By Stephen Young
By Stephen Young
By Stephen Young
By Jim Schutze
By Rachel Watts
By Lauren Drewes Daniels
And so, the blackland prairie grew while the controversy faded.
Move forward, now, to a day in October when Roz Stone was driving along Keller Springs Road, looking forward, as always, to the sight of her son's environmental handiwork. Instead of the waist-high grasses and nodding sunflowers, she saw mounds of dirt excavated from where a new sewer system was being installed. Trucks and bulldozers had traveled across the area where the prairie once stood, pounding it into a hardened roadway. Just as Jack Laivins had done on that summer morning years earlier, Roz Stone quickly searched for a phone.
Aware that the city was planning a major construction project in the park--rebuilding of the dam and spillway that supported the lake, installing a new sewer system and, eventually, erecting a combination library and senior citizens center--Stone and fellow wildlife task force members had been assured that the prairie would not be disturbed. Though no fence had ever been erected, the architect, they were assured, would outline the area on the blueprints provided to the construction company.
Acknowledging that the prairie was not included on the original blueprints, Scott Whitaker, director of the Parks and Recreation Department, says that stakes were placed at the corners of the prairie to indicate its boundaries before the work began.
Freeman Adams, superintendent for the Hunt Construction Group that is doing the park work, remembers getting a call from someone representing the city, belatedly advising him that the prairie was off-limits. "At first I didn't know what they were talking about," he says, "since there was nothing on the plans we'd been given that indicated the blackland prairie was there. I'm sure not going to say we didn't run over it, but I had no idea what it was."
Adams urged the city to immediately come to the park and mark off the area he and his workers were to avoid. By the time a makeshift fence was erected around the area, however, it was little more than barren, hard-packed dirt.
Jeff Stone remembers going out to the site after learning what his mother had seen. "It was a strange feeling," he says. "There was all this machinery and piles of dirt where we'd planted everything. Everything was just gone, killed."
He hasn't been back to the park since.
And the city of Carrollton was back in the doghouse of some of its residents.
In recent weeks, Stone and fellow Wildlife Environmental Advisory Committee members have been asking for explanations. Assistant City Manager Guy says he's tried to assure them that there was no malicious intent on the city's part and that whatever damage has occurred will be repaired. "At the very worst," he says, "all this is the result of an unfortunate lack of communication. I'm comfortable that in a number of meetings which took place before the beginning of work out at the park that we [city officials] made it clear [to the construction company] that the prairie area was not to be disturbed. In retrospect, however, some of us should have gone out to the site to make sure the area was not only staked off but fenced."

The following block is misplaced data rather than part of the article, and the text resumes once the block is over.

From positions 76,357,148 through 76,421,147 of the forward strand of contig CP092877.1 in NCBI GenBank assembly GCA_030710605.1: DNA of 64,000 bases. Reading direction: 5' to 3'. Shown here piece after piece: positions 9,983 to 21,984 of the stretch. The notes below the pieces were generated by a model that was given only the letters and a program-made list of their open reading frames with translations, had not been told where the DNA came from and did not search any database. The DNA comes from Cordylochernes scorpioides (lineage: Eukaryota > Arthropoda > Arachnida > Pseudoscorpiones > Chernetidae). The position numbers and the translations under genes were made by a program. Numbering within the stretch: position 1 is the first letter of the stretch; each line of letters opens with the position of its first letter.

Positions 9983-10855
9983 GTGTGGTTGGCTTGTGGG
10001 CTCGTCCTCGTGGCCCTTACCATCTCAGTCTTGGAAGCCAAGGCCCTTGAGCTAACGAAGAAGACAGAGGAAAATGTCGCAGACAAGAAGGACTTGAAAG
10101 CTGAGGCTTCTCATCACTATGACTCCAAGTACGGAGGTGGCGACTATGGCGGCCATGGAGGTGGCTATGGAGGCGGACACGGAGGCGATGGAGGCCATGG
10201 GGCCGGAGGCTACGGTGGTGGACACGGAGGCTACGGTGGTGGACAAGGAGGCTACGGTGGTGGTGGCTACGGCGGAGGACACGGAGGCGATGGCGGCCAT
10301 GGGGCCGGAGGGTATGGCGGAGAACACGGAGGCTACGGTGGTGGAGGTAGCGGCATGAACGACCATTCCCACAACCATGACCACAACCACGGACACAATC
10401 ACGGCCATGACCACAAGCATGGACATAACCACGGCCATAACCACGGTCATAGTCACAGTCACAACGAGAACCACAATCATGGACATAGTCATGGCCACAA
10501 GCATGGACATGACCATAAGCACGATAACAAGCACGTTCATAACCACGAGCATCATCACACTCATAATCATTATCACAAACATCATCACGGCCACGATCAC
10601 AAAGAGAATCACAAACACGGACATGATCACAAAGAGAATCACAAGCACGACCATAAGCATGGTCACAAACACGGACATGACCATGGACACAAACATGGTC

Guy says he first became aware of the problem one Saturday as he drove past the construction site and saw a parked backhoe and mounds of dirt piled on the blackland prairie. "I immediately got on the phone to the parks department," he says, "and told them to get out there and get the area cleaned up and fenced off."
And now, he says, there is a plan for reseeding the prairie as soon as work on the dam is completed in March. "Our parks department," he says, "will re-establish it in the spring. In fact, we're already talking about bringing in specialists to assist in the process." Additionally, some kind of improved watering system will go on the drawing board since the past summer droughts have caused considerable damage to the plants in the original area. The project, Guy says, will be funded by the city.
Still, there is concern by those who remain upset over recent events.
"We had meetings on the construction plans," remembers Bob Lanier, a Jesuit High teacher and chairman of the advisory committee, "and the existence and location of the prairie was made clear. I'm surprised that the diagrams provided to the construction company showed nothing. All this had been very disappointing because the city has been very sensitive to environmental matters since the rookery incident."
No doubt, he and fellow advisory committee members would be even more surprised to see that blueprints viewed by the Dallas Observer indicate that once the construction project is completed, a parking lot drawn adjacent to the planned library-senior center apparently covers much of the area where the "permanent" blackland prairie was originally planted.
"That," Guy assures, "will not be the case. There will be nothing in that area but the rebuilt blackland prairie." Acknowledging that preliminary blueprints do indicate the encroachment of a driveway on the corner of the prairie area, he says, "This encroachment will be eliminated when the final architectural plans are completed."